Policies aimed at addressing unanticipated out-of-network care—often called surprise billing—should not put patients in the middle of payment negotiations or reward payers whose inadequate, narrow provider networks are a primary driver of the problem.
That was the key message from AMA Trustee S. Bobby Mukkamala, MD, at today’s House Ways and Means Health Subcommittee hearing on surprise medical bills.
“The AMA has long been concerned about gaps in out-of-network coverage and is committed to working on solutions to protect patients from the financial impact of ‘surprise’ coverage gaps,” said Dr. Mukkamala, a board-certified otolaryngologist—head-and-neck surgeon who practices in Flint, Michigan.
My latest. The whole shebang.
Pediatrician, preventive medicine and public health physician Aletha Maybank MD, MPH, has taken on the task of leading the AMA’s new Center for Health Equity, which the AMA House of Delegates directed the Association to create as part of sweeping policy on health equity adopted at the 2018 AMA Annual Meeting.
Dr. Maybank comes well-prepared for her new position. She was founding director of the New York City health department’s Center for Health Equity. In that role, she led changes in the culture and public health practice of the health department by building the capacity of staff to better understand how their work advances or exacerbates health equity.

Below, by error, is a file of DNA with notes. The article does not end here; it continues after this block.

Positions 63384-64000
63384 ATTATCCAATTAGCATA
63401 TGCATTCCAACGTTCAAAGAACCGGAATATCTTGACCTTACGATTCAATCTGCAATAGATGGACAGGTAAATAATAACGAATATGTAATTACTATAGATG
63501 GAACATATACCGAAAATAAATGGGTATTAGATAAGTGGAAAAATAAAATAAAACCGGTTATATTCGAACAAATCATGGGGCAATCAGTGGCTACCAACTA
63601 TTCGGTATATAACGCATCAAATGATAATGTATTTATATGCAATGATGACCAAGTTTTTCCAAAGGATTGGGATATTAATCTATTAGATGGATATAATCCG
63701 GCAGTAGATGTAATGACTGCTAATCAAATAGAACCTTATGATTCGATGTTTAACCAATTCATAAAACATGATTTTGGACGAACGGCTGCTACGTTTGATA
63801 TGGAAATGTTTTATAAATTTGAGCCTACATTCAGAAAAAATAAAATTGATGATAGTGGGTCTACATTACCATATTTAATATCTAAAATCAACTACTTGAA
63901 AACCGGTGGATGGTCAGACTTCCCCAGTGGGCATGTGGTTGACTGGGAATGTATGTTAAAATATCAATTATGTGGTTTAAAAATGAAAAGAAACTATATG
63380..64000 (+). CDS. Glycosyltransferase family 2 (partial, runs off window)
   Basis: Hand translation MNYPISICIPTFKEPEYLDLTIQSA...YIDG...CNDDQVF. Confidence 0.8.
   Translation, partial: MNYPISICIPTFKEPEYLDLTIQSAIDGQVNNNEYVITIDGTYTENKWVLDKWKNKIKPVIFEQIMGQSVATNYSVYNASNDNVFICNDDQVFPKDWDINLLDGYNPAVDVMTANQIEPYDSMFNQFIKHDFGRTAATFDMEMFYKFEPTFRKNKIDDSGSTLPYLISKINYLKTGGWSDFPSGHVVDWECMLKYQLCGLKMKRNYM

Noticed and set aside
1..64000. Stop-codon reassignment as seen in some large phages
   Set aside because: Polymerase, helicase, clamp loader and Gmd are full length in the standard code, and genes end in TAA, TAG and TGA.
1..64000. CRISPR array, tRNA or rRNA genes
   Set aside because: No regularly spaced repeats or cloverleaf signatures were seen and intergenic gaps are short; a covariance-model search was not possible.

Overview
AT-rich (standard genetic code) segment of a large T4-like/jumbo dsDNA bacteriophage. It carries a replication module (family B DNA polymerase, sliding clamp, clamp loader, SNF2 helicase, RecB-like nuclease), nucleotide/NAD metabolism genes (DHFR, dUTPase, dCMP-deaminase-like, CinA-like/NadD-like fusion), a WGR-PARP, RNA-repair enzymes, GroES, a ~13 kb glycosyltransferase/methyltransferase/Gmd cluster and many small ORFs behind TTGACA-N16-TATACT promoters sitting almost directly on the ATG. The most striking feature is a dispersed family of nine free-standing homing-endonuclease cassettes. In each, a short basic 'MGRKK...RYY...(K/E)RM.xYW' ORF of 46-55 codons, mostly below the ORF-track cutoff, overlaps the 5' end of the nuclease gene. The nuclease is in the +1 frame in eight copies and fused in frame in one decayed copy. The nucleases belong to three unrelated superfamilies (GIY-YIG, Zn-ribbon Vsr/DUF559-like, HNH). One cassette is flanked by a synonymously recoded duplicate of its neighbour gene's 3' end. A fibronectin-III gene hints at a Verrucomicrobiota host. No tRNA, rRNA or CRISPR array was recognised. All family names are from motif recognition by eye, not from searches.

She also oversaw the rebranding of local district public health offices as Neighborhood Health Action Centers, renewing the agency’s commitment to neighborhood-based work and enhancing coordination of these efforts. In addition, she oversaw one of the first place-based community health worker efforts in New York City public housing.
Dr. Maybank took some time to answer three big questions about her role—and the AMA’s—in the struggle to ensure that all Americans have access to high-quality, affordable health care.
The lede to my latest article for the AMA. The whole shebang.